An Awakening From Senegal
Homeless in Senegal
During our travels throughout Senegal, I noticed that there was not a large homeless population in Guede, Saint Louis, or Dakar. Seeing this especially in Dakar surprised me; being that most metropolitan cities in the world (or so I may have thought) have large homeless populations. Seeing this also brought me back to childhood stories that my mom used to tell me of growing up in Liberia; there wasn’t really any homelessness (street living). If someone was struggling financially or had no food to eat, even if their landlord finally put them out; there was always someone being family, friend, or neighbor to take them in and/or feed them. She told me if someone one was actually homeless and living on the street, that usually meant that they had to have extreme mental health issues. With that being said, there is an unmistakable sense of community and family in Senegal that we seem to have lost or are at least lacking here in America. This is essential to the continued unification, uplifting, and thriving of a nation, if you look at the bigger picture.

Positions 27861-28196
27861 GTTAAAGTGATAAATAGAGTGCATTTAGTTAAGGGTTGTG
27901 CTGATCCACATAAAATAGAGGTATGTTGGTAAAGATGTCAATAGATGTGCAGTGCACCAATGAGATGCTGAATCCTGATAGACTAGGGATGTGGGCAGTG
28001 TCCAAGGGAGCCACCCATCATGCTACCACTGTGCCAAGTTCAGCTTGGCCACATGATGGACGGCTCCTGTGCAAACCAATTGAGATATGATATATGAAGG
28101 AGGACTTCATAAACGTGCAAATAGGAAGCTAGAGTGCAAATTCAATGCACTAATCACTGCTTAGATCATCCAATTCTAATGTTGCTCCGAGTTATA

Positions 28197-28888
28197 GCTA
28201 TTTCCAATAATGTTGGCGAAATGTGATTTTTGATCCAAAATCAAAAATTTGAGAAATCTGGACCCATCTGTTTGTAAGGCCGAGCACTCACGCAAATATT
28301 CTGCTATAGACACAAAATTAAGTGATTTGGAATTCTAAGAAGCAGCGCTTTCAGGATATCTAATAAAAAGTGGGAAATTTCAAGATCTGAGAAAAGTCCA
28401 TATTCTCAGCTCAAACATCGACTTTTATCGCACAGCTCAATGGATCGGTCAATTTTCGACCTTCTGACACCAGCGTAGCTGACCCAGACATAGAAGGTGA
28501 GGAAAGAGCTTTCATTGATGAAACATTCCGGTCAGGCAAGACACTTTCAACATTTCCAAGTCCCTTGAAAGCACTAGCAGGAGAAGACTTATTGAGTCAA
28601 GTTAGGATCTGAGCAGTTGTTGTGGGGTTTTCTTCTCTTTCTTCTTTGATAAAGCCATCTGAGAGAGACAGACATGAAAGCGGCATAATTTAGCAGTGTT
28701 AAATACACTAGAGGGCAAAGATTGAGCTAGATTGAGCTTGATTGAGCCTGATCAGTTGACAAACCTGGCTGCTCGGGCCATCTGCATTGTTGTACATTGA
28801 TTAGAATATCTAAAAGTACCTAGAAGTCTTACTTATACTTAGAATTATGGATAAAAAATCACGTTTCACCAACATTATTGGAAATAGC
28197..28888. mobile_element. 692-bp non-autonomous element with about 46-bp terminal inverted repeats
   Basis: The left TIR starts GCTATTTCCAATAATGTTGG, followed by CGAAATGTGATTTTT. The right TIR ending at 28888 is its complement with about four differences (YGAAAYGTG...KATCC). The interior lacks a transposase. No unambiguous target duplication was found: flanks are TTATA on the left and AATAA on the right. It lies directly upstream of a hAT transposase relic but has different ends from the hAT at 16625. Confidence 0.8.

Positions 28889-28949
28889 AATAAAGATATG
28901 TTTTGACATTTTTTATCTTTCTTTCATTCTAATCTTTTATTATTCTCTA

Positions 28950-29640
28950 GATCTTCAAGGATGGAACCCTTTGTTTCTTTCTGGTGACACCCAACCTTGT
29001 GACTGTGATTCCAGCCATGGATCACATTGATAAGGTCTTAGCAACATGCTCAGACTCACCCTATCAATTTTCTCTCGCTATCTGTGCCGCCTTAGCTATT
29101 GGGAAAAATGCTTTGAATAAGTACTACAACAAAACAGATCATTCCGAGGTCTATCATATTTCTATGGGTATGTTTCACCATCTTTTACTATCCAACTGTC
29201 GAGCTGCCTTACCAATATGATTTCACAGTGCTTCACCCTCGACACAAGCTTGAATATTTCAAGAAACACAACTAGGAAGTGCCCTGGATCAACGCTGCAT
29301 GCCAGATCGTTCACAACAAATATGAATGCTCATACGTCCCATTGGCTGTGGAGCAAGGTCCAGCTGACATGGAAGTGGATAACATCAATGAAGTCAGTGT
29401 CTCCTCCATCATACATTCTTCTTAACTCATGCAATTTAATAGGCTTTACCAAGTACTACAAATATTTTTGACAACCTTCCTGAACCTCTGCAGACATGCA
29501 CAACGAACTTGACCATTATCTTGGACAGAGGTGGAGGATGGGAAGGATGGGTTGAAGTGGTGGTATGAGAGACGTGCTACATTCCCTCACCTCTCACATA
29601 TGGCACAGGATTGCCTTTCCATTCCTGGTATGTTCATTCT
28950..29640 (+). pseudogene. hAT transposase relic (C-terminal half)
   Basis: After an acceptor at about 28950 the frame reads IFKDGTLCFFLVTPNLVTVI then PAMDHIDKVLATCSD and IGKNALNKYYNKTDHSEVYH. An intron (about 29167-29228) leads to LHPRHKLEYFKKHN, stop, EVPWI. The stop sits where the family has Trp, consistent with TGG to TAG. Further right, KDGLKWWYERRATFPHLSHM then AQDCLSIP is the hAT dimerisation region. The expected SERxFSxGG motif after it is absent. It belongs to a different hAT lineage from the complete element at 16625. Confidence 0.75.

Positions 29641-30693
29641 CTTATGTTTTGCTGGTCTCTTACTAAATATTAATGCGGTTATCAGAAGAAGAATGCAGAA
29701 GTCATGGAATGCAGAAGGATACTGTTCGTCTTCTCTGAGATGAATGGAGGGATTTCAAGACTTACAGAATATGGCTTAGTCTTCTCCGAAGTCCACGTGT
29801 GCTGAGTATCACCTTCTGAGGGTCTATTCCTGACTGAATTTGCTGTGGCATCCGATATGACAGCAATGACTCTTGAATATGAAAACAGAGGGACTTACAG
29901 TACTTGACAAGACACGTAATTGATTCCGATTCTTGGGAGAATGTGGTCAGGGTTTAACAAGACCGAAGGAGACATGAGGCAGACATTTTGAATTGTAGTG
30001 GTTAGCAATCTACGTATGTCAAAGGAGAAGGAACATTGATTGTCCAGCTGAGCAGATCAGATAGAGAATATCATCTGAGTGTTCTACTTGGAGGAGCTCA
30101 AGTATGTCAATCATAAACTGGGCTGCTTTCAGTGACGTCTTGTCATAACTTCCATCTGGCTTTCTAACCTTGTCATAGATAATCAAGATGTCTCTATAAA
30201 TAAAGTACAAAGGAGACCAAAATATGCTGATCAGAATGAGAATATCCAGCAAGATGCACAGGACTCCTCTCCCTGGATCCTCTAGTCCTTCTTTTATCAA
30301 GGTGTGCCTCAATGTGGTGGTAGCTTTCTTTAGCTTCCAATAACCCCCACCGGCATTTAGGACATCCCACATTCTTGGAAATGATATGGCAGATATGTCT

African Renaissance Monument
The African Renaissance Monument (Le Monument de la Renaissance Africaine) is located in Dakar, made out of bronze, and is 49 meters tall. It was designed by Senegalese architect Pierre Goudiaby Atepa and built in 2010 to symbolize the rebirth of Africa. It is powerful. I mean, just the name alone exudes it.
There is an African Renaissance in the works and it’s coming your way. Your way meaning the west, which is the exact direction the child who is being held by his strong supportive father and supported by his equally strong mother (as the monument) is pointing. I think the child is the future, which starts now. I love the message behind this beautiful piece of art, it is a dream of mine for the rebirth of Africa to visualized, while I am living and I feel that the construction of this crucial monument is a first step leading in that direction.
Visiting Senegal has helped me to revisit a goal that I had, that originally brought me to the field of Nutrition and Dietetics; which was to come to Africa and work in impoverished communities and educate/implement the importance of healthy food and a balanced diet. Now, I want come back and help to rebuild, make more resilient, and sustainable communities as what we are doing in Lahel. I would like to work in the public health sector and or environmental science along with working in the holistic nutrition field, using local plants, medicines, and remedies to prevent, cure, and treat conditions and diseases.